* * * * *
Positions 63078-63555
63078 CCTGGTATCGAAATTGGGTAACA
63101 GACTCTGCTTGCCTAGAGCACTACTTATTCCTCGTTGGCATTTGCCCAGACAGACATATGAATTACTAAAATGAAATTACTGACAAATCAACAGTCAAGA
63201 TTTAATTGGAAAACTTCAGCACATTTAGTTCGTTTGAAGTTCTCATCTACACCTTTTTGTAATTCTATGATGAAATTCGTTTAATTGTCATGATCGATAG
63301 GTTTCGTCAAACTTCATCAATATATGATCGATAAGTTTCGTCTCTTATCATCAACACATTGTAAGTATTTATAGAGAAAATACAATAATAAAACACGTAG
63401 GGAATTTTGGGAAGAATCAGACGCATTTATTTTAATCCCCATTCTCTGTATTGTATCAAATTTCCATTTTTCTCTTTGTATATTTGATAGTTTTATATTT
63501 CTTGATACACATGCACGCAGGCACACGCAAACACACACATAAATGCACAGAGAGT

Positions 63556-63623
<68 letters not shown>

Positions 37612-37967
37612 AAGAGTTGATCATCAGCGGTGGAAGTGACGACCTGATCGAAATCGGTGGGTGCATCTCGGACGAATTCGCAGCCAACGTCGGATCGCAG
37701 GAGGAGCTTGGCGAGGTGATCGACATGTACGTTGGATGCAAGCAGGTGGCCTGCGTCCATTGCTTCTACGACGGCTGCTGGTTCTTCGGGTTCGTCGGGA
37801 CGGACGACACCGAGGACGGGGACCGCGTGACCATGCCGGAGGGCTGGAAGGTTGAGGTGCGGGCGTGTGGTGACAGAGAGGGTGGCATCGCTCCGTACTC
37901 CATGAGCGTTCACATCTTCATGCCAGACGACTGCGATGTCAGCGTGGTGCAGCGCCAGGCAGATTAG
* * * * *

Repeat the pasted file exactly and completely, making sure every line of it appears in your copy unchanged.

Positions 63078-63555
63078 CCTGGTATCGAAATTGGGTAACA
63101 GACTCTGCTTGCCTAGAGCACTACTTATTCCTCGTTGGCATTTGCCCAGACAGACATATGAATTACTAAAATGAAATTACTGACAAATCAACAGTCAAGA
63201 TTTAATTGGAAAACTTCAGCACATTTAGTTCGTTTGAAGTTCTCATCTACACCTTTTTGTAATTCTATGATGAAATTCGTTTAATTGTCATGATCGATAG
63301 GTTTCGTCAAACTTCATCAATATATGATCGATAAGTTTCGTCTCTTATCATCAACACATTGTAAGTATTTATAGAGAAAATACAATAATAAAACACGTAG
63401 GGAATTTTGGGAAGAATCAGACGCATTTATTTTAATCCCCATTCTCTGTATTGTATCAAATTTCCATTTTTCTCTTTGTATATTTGATAGTTTTATATTT
63501 CTTGATACACATGCACGCAGGCACACGCAAACACACACATAAATGCACAGAGAGT

Positions 63556-63623
<68 letters not shown>

Positions 37612-37967
37612 AAGAGTTGATCATCAGCGGTGGAAGTGACGACCTGATCGAAATCGGTGGGTGCATCTCGGACGAATTCGCAGCCAACGTCGGATCGCAG
37701 GAGGAGCTTGGCGAGGTGATCGACATGTACGTTGGATGCAAGCAGGTGGCCTGCGTCCATTGCTTCTACGACGGCTGCTGGTTCTTCGGGTTCGTCGGGA
37801 CGGACGACACCGAGGACGGGGACCGCGTGACCATGCCGGAGGGCTGGAAGGTTGAGGTGCGGGCGTGTGGTGACAGAGAGGGTGGCATCGCTCCGTACTC
37901 CATGAGCGTTCACATCTTCATGCCAGACGACTGCGATGTCAGCGTGGTGCAGCGCCAGGCAGATTAG